Ceding a Bedtime Battle to Win the Bedtime War
I would guess that I’ve been reading your columns for at least 7 years, and have thoroughly enjoyed and appreciated your advice over the years! have read your other sleep posts (I know there have been many), but we are running out of ideas! (We ran out of patience months ago).
My husband and I have 2 children; a 7 year old boy, and a 4.5 year old girl. They are both great kids; happy, healthy, smart, kind; we count our blessings every day. But (you knew there was a but, right?), bedtime has been a battle with our daughter for over a year, and what we once assumed was just a phase, shows no signs of coming to it’s much hoped for end.
The short story is that our daughter does not like to go to sleep. (Once she’s asleep, she sleeps soundly through the night). Most nights, it’s a battle that includes screaming, kicking, getting out of bed repeatedly, pounding on walls, flailing on the ground, turning on lights, and I would be lying if I said that she was the only one screaming by the end of it.
The long story is, of course, more complicated. Our kids share a room, and we have to wake them up around 6am to get them ready for school on weekdays. Our older child fought sleep as an infant, but has loved it ever since. He lists it as his “favorite activity”, and will still take 1-2 hour naps on weekends. At bedtime he is tired, and falls asleep quickly, unless his sister is keeping him up.
We start our bedtime routine around 7pm, with them in bed by 7 for 1-2 books before we say goodnight. Lights out by 8pm. Our daughter loves books, and usually begs for more. We had some luck for awhile with letting her look at a book or two in bed after we say good night, but now it just postpones the battle for a few more minutes. (Instead of screaming when we leave, she screams when we ask her to turn off her light).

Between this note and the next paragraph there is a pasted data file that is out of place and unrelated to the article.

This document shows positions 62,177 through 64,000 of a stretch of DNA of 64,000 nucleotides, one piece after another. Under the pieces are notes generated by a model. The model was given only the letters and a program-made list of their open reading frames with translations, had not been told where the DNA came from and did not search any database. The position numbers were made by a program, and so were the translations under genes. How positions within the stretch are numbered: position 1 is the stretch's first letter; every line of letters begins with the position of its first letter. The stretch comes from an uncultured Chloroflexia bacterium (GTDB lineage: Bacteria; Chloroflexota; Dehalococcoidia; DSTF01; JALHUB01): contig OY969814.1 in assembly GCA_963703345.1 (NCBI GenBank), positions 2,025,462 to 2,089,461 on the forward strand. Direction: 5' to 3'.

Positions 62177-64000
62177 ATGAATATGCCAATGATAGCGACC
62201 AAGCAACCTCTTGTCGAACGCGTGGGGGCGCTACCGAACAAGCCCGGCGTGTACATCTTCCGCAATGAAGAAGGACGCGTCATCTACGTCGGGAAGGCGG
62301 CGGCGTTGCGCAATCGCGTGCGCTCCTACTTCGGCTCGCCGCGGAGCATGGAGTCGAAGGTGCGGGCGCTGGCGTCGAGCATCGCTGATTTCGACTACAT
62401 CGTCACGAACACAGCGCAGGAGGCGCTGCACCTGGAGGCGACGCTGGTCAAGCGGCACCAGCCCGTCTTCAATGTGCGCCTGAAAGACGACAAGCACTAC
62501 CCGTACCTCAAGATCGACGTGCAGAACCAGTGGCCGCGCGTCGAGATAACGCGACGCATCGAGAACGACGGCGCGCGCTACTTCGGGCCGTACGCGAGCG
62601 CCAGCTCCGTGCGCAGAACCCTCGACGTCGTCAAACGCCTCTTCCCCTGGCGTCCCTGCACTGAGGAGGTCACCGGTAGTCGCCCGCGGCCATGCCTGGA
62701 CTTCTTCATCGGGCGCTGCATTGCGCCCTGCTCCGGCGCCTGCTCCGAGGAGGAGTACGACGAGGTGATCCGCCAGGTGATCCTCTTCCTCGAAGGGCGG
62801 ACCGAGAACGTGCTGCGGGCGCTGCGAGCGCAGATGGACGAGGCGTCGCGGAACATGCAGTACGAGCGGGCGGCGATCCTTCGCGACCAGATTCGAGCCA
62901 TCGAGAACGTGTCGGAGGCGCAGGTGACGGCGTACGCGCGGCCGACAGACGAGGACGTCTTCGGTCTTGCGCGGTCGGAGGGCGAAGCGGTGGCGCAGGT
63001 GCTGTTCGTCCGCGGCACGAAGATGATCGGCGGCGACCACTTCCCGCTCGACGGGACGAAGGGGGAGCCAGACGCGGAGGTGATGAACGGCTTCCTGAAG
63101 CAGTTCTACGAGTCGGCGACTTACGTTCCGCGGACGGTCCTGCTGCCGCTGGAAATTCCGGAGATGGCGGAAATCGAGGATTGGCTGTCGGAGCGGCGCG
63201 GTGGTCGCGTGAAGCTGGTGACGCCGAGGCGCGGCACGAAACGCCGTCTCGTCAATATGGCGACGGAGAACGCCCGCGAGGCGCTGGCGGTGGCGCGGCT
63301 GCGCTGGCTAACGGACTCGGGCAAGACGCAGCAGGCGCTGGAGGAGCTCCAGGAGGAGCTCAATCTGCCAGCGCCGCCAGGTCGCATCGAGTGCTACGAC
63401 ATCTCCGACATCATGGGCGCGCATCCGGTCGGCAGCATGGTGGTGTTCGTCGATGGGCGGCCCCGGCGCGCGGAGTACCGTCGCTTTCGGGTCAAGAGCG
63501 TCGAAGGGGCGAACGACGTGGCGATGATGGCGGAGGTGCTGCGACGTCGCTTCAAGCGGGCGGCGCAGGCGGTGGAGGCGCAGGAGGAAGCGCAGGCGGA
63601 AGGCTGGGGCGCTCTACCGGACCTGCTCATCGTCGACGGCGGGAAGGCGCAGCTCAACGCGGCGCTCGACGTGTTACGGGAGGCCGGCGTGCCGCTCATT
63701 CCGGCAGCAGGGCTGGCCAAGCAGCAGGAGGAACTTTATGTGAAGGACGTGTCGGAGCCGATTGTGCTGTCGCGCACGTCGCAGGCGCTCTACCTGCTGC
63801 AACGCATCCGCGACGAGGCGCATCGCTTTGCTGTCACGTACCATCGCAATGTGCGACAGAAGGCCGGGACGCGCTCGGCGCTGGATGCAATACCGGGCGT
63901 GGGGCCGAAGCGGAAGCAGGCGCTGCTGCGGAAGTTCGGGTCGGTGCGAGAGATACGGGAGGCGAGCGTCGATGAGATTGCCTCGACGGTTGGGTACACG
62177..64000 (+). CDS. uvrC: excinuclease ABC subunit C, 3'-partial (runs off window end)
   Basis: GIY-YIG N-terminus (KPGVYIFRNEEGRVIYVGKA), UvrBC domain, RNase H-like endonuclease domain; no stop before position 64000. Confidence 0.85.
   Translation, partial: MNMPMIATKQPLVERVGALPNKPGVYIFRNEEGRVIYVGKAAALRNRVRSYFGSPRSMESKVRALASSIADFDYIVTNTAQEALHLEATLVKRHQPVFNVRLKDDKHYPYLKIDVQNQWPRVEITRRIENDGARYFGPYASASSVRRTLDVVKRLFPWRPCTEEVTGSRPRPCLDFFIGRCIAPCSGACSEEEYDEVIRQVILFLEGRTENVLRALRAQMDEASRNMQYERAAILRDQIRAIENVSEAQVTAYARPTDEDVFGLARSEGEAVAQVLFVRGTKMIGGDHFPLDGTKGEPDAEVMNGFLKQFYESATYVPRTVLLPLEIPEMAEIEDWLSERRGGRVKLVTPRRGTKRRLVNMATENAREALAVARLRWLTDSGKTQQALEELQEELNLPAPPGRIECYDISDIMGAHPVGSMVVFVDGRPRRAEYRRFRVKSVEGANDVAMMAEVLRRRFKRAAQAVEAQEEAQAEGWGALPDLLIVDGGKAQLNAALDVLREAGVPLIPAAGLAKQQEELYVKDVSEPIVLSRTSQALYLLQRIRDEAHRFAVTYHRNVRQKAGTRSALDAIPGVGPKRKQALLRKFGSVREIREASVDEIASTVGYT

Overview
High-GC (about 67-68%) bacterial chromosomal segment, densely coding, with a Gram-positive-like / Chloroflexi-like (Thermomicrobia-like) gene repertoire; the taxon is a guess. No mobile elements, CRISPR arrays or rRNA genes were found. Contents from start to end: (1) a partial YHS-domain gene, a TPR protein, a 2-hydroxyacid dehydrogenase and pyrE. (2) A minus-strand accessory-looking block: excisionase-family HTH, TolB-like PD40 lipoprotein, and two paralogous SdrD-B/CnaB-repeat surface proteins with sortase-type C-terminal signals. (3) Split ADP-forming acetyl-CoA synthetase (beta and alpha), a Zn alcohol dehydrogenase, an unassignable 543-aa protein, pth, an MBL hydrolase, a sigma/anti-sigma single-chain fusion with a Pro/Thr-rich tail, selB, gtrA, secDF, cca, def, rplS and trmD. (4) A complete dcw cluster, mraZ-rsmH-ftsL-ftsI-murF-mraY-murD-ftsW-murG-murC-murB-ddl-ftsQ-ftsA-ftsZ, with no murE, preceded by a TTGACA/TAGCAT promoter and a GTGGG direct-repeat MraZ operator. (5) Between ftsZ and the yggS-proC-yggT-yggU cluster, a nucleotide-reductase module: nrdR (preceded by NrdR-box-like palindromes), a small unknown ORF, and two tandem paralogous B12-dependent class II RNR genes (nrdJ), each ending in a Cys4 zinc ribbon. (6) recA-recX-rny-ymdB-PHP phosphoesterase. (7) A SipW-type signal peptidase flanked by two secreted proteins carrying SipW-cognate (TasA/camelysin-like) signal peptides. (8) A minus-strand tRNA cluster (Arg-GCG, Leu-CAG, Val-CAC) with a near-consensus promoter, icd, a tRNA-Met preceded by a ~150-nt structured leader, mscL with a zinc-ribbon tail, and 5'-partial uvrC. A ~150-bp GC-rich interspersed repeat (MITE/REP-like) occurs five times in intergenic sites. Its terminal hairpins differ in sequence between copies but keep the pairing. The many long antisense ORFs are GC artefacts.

We have tried a variety of other approaches over the last year. We have tried spending more time with her at bedtime (seems to make things worse). We have tried sticker/reward charts for going to bed nicely (it’s so rare that she earns one that this doesn’t seem to provide any motivation). We’ve tried taking away things/privileges (just makes her scream louder, with no change the next night). We have tried ignoring her tantrums (generally leads to her getting louder, and our son complaining that he can’t go to sleep). We have tried moving her to a different bed so that our son can fall asleep first, but she won’t stay in (any) bed. We have tried letting our son fall asleep in our room so that we can let her “cry it out” (she screams that she misses him). We have tried repeatedly walking her back to her bed without talking to her, but it basically means staying in her room (and giving her more attention) because as soon as you put her in her be she jumps back up and runs for the door (I’ve lost count of how many times I’ve put her back in her bed on a single night, but it’s in the triple digits). We have tried taking her outside to get fresh air and take deep breaths to calm her down (The neighbors may think we are abusing her). We have tried starting our bedtime routine earlier, but it means going to bed right after dinner since we don’t get home until 5:30 or 6, and it just starts the battle earlier (it doesn’t end any earlier).
She refuses to nap as well, so we think she must be exhausted, but she seems to have endless energy, and while she is a nightmare at bedtime, she doesn’t seem “tired” the rest of the day. She does seem exhausted in the morning when we have to wake her up, but once she gets going, she gets through the day fine with no nap.